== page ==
In any case, the IRB was not convinced by the magic bullet story. Yet, it still determined Suiter was "highly likely" to have been killed by his own weapon, based on DNA found inside the barrel of his gun. “The most plausible explanation... is that blood from Suiter’s head was expelled into the barrel milliseconds after the fatal contact wound shot,” it argued. The IRB insisted that Suiter's DNA from routine cleaning wouldn’t have survived the heat of a gun being fired. A forensic study suggests otherwise, discovering DNA lingering in barrels long after guns are fired.
We could use more concrete information on this DNA. The report describes a vague conversation IRB members had with the serologist, not an authorized serology report. It doesn’t mention finding actual blood in the barrel, just DNA. Also, Suiter’s gun was driven away from the crime scene in the trunk of an officer’s car before it could be photographed or processed by the crime lab. There wasn’t much evidence in this case that was assuredly uncompromised.
Suiter may have been shot with his own weapon. It just doesn’t appear conclusive. If anything, the several days of manufactured drama around the bullet discovery makes the story more suspicious.
For Davis, the bullet discovery served another purpose. He used it to justify the lockdown of the Harlem Park neighborhood. A 2019 ACLU lawsuit describes how residents were subject to unconstitutional stops for six days after Suiter's shooting. Davis said he could not “release the crime scene” (ten blocks in Harlem Park) until the autopsy was complete and could clarify information like bullet trajectory—as if a bullet could have somehow flown several blocks outside of the lot. Once the "fatal round" was "discovered," Davis freed Harlem Park and described the lockdown as a win, despite finding no viable suspects.
For all of BPD and the IRB’s emphasis on bullet trajectory, the public still has no clear understanding of the path it took. Suiter’s uncle told the Daily Mail he was shot in the back of the head. The next day, WBAL’s Miller reported that it was a side-to-side shooting, according to "sources." The Baltimore Sun later reported that it “entered behind his right ear and travelled forward.” Then, the IRB claimed it was a “slightly front-to-back” trajectory.
It is absurd when reporters say they rely on “evidence” in a case like this. Which part of the reported ballistics evidence makes any sense?
Out of View
I’ve written about how the surveillance video of Bennett Place, from a house way down the street, does not, by itself, confirm the official story of Suiter disappearing into a vacant lot before he was shot, which was the basis for the IRB's suicide conclusion.
This video is the bane of my existence. I have watched it obsessively for more hours than I have talked to other humans in 2020. I have recurring dreams in which I am inside of it. There is no way to write about it without appearing to create story out of blobs on the screen, but BPD and the IRB created story out of those blobs. There's no way around it.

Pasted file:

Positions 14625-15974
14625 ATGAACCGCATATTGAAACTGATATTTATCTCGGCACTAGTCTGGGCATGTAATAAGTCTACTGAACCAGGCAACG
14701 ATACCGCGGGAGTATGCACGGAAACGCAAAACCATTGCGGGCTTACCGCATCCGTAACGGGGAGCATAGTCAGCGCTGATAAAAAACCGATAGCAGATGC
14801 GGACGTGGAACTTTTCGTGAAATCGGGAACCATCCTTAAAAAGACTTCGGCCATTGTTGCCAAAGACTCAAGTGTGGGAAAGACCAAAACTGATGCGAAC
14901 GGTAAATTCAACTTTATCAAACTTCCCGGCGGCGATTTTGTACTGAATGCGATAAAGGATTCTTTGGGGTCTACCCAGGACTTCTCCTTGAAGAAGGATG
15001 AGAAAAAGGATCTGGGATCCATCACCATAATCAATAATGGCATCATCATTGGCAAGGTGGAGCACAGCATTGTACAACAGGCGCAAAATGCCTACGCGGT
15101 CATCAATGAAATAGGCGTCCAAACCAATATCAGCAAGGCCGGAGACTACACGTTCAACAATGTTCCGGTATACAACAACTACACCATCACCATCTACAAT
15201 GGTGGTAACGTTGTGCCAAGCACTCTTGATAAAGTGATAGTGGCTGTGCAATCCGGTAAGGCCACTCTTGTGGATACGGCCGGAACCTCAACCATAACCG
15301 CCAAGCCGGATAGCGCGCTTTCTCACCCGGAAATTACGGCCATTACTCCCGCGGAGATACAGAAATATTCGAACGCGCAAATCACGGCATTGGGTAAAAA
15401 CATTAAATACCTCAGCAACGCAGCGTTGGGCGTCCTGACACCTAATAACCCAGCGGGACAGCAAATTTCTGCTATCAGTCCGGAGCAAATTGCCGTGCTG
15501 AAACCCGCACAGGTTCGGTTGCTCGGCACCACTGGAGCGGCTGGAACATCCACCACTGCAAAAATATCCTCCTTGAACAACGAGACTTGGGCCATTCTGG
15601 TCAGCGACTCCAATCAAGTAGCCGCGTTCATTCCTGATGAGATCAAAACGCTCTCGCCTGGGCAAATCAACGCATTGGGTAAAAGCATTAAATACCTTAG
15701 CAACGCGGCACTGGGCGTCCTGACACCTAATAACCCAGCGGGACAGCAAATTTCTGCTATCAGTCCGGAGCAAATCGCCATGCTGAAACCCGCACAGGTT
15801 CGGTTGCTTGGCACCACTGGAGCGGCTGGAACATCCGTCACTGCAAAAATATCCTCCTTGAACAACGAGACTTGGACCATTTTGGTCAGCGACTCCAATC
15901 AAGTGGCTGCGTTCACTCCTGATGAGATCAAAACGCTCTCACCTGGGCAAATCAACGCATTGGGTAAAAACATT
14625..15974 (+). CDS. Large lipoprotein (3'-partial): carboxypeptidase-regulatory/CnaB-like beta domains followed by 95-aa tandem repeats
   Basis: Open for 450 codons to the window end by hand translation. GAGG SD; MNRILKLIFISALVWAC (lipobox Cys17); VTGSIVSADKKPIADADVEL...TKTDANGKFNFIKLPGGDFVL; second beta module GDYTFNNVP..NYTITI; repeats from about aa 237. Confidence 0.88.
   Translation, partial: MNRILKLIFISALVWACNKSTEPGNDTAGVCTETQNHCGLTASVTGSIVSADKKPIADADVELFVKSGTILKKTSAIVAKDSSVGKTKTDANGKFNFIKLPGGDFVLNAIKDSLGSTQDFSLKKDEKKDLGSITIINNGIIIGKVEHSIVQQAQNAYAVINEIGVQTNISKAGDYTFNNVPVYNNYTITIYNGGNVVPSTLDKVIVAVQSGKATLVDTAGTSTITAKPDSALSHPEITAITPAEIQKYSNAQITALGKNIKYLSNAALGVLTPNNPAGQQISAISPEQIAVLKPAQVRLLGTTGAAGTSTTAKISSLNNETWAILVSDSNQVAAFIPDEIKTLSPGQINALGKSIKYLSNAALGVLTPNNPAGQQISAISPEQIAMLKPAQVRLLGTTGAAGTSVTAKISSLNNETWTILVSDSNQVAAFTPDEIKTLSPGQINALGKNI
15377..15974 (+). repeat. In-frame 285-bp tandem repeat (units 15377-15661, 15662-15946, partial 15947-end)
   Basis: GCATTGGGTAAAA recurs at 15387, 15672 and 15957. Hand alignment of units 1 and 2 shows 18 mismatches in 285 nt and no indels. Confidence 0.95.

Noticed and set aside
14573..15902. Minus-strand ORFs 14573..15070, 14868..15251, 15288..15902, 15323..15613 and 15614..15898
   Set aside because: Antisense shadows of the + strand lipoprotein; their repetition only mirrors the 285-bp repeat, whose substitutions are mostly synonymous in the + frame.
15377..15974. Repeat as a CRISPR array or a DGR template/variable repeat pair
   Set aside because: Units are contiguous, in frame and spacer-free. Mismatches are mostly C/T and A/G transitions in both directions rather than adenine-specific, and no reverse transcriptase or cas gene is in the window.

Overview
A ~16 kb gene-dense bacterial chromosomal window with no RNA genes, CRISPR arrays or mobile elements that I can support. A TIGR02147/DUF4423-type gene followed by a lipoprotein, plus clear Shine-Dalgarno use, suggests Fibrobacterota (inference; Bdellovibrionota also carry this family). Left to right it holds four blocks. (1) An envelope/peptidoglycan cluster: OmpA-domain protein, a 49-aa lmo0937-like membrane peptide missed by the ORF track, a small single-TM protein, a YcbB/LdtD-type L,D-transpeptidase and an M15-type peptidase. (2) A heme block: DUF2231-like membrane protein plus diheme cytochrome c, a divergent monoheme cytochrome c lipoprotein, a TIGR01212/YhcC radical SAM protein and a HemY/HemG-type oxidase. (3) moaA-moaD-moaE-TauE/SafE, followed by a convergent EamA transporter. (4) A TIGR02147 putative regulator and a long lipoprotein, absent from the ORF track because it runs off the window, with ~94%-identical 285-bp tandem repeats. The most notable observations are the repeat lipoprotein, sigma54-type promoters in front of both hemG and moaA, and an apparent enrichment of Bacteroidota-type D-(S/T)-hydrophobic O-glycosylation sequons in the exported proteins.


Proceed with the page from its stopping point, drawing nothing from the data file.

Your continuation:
Part of what makes the video so hard to decipher is that the camera is far from the scene. A close-up provided by BPD is more readable but blurry. (BPD added the yellow circle over the key action.)
This still image from the video shows where Suiter (an all-black figure) and Bomenka (a ghost-white figure) were standing before Suiter was shot. They held those positions for about four minutes, though Suiter left the van to visit Bomenka once. And Bomenka disappeared around the corner for awhile.
The IRB represented their positions on a map. Suiter is the blue dot behind the white van on Bennett Place. Bomenka is the red dot on the corner of North Schroeder Street.
We were told that Suiter and Bomenka stayed in those positions to “take cover” and stake out both entrances of the L-shaped lot. But Suiter’s position behind the van was in full view of anyone in the main part of the lot. So why would he “take cover” there? If anything, it seems more likely that he was staking out the corner, where Bomenka was active. Suiter spent most of his time by the left edge of the van, a position from which he could have observed Bomenka while keeping cover. Bomenka, meanwhile, was in full view of anyone passing and was pacing back and forth. I'm not convinced he was always alone, from watching closely.
The IRB report states that Bomenka heard Suiter yelling and came around the corner. He saw Suiter “unholster his weapon.” Then, “at 4:36:10 p.m., Suiter ran towards the vacant lot and out of view of the Bennett Place Video and Detective Bomenka.” Bomenka said he heard shots fired after Suiter disappeared.
On quick viewing, it does kind of look like Suiter suddenly runs from behind the van into the lot:
Suiter's path always looked disjointed to me. In 2018, I discussed how a close-up, slowed-down, high-contrast edit of the video actually shows Suiter’s head collapsing forward at 4:36:10pm, when officials said he ran:
On the same video, another dark figure comes into view just to Suiter's left before he collapses. It stays there for about five seconds then disappears. Bomenka also suddenly reappears on the corner, a ghost-white figure, just before Suiter collapses.